The second-largest city in the Cape Verde archipelago, off the coast of Senegal, Mindelo is the pride and joy of the island of São Vicente. Nestled in a bay ringed by mountains, it is the cultural capital of this chain of islands… and the homeland of singer Cesária Évora. It is from here that the “Barefoot Diva” put not just the music but the very soul of Cape Verde on the map.
“Petit pays, je t’aime beaucoup”
Cesária Évora was born on 27 August 1941, a summer’s day in Mindelo. And it was on a winter’s day, 19 December 2011, that she died there. She was 70 years old and left some 400,000 grieving Cape Verdean souls behind. Hampered by poverty, Cesária Évora sang in obscurity for the first fifty years of her life. She dedicated the last twenty to proudly flying the flag for Cape Verde, to the point of becoming its ambassador and unmissable leading singer. She’s the reason these small slivers of land 500 km off the coast of Senegal now play an influential role on the international stage. She’s the reason these islands charm their visitors with their wild beauty, warm colours and melting pot of cultures – a reflection of Mindelo and of Cesária herself.
Touching down in Mindelo means arriving at Cesária Évora’s “home” – the international airport is named after her. A bronze statue of her waits outside to welcome you. She also features on the 2000 escudos note. You will come across her portrait hanging on the walls of bars and cabarets where she sang. Places where, through her traditional mornas and coladeiras, the “barefoot diva” returned again and again to proclaim her love for her “tiny country” in her husky voice, celebrating its morabeza (hospitality and kindness) and Cape Verdean saudade, a meaningful blend of melancholy, nostalgia and hope. Her greatest anthems rightly include Sodade, as well as Petit pays, Sangue de Beirona, Bondade e maldade, Angola and Carnaval de São Vicente. The latter celebrates the carnival held every year during the week before Shrove Tuesday/Mardi Gras. Exuding intense musical enthusiasm, these festivities are undoubtedly the best opportunity to get into the rhythm of musical Mindelo.
Cesária Évora’s Sodade is a beautiful lament. More than a song, it is a political act. It tells the story of the parting of two lovers: one remains in Cape Verde, on the island of São Nicolau, while the other goes to São Tomé and Principe, an archipelago off the coast of Gabon. A whole host of Cape Verdeans were exiled there and forced to work on the cocoa plantations by the Portuguese colonisers. You will see the scars of Portuguese colonialism everywhere during a stroll through the cobbled streets of the town including around Praça Amílcar Cabral square which comes to life in the evening, and Rua Libertadores de África, formerly known as Rua Lisboa. On Avenida Marginal, which runs along the coast of Porto Grande Bay, don’t miss the Torre de Belem, a replica of the tower in Lisbon. Originally used as the harbour customs office, it now houses the maritime museum. The iconic Palácio do Povo stands in the heart of the town. The former palace of the Portuguese governor, it was renamed the People’s Palace when the archipelago gained independence in 1975. There is an exhibition hall inside dedicated to Cesária. A stone’s throw from the palace, don’t miss the covered market built at the end of the 19th century, a colourful and lively centre of Cape Verdean flavours.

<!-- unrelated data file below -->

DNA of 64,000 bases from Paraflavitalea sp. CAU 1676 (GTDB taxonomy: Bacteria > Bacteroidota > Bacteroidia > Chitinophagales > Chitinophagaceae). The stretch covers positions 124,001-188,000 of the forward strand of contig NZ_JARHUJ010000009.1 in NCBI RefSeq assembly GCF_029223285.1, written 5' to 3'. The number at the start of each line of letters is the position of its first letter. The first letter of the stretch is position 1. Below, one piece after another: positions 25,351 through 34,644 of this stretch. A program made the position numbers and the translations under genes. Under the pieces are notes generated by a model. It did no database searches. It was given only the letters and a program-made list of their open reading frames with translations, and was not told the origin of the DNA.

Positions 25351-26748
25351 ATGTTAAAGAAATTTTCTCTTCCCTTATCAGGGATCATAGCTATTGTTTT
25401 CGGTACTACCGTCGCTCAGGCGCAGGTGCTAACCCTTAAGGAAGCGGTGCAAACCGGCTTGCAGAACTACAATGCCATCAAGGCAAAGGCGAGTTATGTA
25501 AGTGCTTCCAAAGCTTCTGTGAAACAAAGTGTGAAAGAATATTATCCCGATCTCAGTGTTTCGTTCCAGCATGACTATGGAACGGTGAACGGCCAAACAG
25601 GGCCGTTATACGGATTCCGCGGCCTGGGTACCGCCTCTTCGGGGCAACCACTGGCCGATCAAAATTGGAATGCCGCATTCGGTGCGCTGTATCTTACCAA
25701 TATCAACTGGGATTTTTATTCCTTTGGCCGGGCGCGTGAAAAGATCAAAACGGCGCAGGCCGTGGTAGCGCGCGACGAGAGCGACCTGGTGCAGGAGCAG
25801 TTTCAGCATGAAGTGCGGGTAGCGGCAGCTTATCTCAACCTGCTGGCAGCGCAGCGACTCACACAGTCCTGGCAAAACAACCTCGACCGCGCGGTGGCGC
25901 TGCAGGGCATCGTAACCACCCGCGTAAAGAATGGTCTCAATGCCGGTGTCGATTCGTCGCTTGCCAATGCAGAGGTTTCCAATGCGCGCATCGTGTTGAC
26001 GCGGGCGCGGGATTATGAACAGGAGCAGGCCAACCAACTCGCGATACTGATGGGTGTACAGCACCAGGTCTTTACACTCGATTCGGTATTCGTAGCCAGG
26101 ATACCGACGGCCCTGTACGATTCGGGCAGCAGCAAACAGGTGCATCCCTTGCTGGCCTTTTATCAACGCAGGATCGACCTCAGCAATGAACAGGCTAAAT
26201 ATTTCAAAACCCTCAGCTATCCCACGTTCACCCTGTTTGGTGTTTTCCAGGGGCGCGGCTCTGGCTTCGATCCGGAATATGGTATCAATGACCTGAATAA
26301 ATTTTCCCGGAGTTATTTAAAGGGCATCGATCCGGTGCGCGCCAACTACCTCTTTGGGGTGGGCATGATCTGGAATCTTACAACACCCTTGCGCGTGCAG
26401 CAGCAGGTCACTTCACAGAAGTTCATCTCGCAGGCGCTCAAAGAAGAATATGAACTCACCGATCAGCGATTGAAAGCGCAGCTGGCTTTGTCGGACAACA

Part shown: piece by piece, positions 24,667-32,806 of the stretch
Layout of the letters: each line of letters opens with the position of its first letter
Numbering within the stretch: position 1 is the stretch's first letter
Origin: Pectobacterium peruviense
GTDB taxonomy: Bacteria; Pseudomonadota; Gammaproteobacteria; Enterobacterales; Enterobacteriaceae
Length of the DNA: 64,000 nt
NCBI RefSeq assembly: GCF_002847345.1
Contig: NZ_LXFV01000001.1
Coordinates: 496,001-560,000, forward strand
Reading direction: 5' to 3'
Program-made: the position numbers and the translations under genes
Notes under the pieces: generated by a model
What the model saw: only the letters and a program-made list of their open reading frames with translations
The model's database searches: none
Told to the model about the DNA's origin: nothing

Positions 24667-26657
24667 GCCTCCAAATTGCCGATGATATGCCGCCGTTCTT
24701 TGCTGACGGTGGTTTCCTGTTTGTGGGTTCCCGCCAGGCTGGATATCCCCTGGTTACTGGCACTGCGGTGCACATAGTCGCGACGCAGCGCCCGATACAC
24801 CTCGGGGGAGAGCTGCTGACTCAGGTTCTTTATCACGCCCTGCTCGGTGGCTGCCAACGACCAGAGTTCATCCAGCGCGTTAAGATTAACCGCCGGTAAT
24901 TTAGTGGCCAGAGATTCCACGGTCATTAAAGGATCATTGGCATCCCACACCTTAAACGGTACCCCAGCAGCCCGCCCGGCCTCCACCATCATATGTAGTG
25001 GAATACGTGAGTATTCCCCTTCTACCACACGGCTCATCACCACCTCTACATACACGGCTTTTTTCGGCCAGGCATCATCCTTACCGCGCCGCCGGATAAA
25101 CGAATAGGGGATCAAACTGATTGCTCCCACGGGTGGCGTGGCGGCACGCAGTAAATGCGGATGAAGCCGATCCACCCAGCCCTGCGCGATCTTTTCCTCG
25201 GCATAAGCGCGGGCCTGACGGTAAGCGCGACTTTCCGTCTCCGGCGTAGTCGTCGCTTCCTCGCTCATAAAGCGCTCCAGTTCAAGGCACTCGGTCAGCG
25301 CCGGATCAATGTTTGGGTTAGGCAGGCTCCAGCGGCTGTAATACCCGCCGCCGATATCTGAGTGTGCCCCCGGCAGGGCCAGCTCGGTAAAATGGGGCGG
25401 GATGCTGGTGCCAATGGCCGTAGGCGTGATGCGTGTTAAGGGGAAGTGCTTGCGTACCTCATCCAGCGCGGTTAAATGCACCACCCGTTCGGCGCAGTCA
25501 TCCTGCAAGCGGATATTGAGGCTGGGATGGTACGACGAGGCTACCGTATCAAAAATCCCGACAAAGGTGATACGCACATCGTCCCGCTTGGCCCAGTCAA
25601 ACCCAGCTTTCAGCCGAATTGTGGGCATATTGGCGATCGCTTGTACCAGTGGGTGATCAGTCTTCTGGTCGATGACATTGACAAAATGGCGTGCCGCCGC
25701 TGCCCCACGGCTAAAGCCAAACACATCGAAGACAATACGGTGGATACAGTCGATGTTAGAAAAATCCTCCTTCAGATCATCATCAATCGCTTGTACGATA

One walk at sunset along Laginha beach, to the north of Mindelo harbour, will be all you need to appreciate the full beauty of this tiny country. Climb up to the ruins of the Fortim do Rei, an old abandoned fort, to enjoy a spectacular panoramic view of the whole of Mindelo Bay, one of the most beautiful bays in the world. From there you can take in the colourful facades of the town, its harbour and, in the distance, the mountains of the island of Santo Antão. Mindelo is beautiful inside and out. Why not leave the town and explore further afield? Head to the more rugged white sand beach of São Pedro, on the southwest coast of São Vicente. At the other end of the island, the eastern coast offers Praia Grande beach and the small coastal villages of Calhau and Baía das Gatas which, incidentally, holds a music festival in August that is a real institution with an international reputation. As you might imagine, this reputation owes a lot to the great lady of the people, Cesária Évora.
And to close, in the words of Manuel de Novas, another icon of Cape Verdean music and a good friend of Cesária, for whom he composed a handful of mornas: “If you do not know Mindelo, you do not know Cape Verde”.